Example of a short-shot part
A common misconception around injection molding is that everything comes out perfect from the first shot to the last. Simply plug in the right temps, injection time and part cooling delay let the machine work its magic. Unfortunately this isn't the case. Chances are your first shots will be far from perfect. You may experience a short shot (mold cavity not filled) or parts with large amounts of flash caused by overfilling the mold cavity or not enough clamping pressure between the two mold halves.
Example of an overfilled tool cavity leading to excessive flash
Following the general guidelines for proper injection molding tooling design is a great way to achieve success quickly. (we will have more on design guidelines in an upcoming post). However, the process will still require test shots to dial-in and finetune the correct machine settings on MicroMolder. Fortunately our user interface allows you to adjust and save all the inject cycle parameters so that you can make small incremental changes from test shot to test shot. Once the goldilocks settings have been found and saved recalling those settings for similar designed tools or later micro production runs on the same tool will save you the hassle and time of tracking down those settings again.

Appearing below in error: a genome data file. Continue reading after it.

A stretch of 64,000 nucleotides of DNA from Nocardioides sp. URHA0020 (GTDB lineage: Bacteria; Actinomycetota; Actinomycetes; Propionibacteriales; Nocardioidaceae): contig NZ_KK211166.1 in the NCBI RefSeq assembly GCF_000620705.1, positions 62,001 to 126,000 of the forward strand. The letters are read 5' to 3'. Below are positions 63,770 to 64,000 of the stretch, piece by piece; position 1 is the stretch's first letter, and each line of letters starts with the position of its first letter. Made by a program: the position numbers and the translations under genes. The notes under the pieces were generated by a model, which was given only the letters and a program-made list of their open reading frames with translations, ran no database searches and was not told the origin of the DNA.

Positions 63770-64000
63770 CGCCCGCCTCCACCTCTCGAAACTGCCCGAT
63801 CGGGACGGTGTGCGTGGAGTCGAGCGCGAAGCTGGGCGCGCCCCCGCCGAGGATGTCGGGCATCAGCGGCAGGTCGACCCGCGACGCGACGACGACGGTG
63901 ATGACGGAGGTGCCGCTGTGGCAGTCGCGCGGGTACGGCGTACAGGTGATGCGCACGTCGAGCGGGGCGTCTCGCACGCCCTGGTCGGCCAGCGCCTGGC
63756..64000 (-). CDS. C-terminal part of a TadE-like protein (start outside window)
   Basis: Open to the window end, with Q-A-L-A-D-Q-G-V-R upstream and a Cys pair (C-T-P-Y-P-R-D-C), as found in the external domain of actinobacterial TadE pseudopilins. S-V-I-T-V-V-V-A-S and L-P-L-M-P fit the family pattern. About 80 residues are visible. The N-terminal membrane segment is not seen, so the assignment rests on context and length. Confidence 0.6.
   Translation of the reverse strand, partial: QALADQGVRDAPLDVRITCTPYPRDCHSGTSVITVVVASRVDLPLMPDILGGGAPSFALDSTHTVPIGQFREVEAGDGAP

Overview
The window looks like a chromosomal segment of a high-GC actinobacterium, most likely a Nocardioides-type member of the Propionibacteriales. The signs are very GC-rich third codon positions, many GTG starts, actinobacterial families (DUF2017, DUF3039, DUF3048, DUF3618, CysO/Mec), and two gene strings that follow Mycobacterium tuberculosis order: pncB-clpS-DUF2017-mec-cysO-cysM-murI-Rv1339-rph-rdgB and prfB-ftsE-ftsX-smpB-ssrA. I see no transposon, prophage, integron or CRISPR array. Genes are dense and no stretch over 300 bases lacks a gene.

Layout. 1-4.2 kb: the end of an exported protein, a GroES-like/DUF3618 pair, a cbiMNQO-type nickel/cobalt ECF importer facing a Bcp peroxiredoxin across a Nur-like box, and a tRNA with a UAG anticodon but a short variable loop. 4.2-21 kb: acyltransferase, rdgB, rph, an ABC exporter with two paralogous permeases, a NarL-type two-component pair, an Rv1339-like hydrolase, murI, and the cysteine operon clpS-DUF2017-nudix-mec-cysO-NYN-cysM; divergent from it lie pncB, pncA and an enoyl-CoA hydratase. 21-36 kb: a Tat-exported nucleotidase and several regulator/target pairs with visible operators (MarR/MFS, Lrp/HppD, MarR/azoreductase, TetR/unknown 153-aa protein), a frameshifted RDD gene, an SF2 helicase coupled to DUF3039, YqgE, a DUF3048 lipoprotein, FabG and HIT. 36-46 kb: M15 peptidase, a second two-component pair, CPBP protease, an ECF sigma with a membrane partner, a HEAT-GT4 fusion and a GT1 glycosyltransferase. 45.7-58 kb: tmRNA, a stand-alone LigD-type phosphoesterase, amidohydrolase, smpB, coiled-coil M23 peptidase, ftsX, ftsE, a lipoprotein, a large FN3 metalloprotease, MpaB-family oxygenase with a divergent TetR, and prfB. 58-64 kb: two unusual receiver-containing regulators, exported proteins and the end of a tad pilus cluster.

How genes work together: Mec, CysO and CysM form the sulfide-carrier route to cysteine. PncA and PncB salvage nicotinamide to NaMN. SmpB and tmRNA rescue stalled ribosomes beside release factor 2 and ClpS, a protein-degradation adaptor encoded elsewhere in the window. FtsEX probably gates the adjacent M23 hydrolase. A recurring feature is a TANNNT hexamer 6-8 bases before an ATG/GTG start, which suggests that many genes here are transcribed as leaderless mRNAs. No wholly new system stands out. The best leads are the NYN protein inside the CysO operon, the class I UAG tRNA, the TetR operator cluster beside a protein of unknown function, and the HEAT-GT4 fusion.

Example of a short shot part still in the tool. Increasing the injection time for this part was required to fully fill the tool.
Incorrect clamping pressure and too long of an injection cycle is the result here. Increasing the clamping pressure and decreasing the injection time was all that was needed to produce a usable part.
As we have stated so many times "injection molding is an art more than it is a science".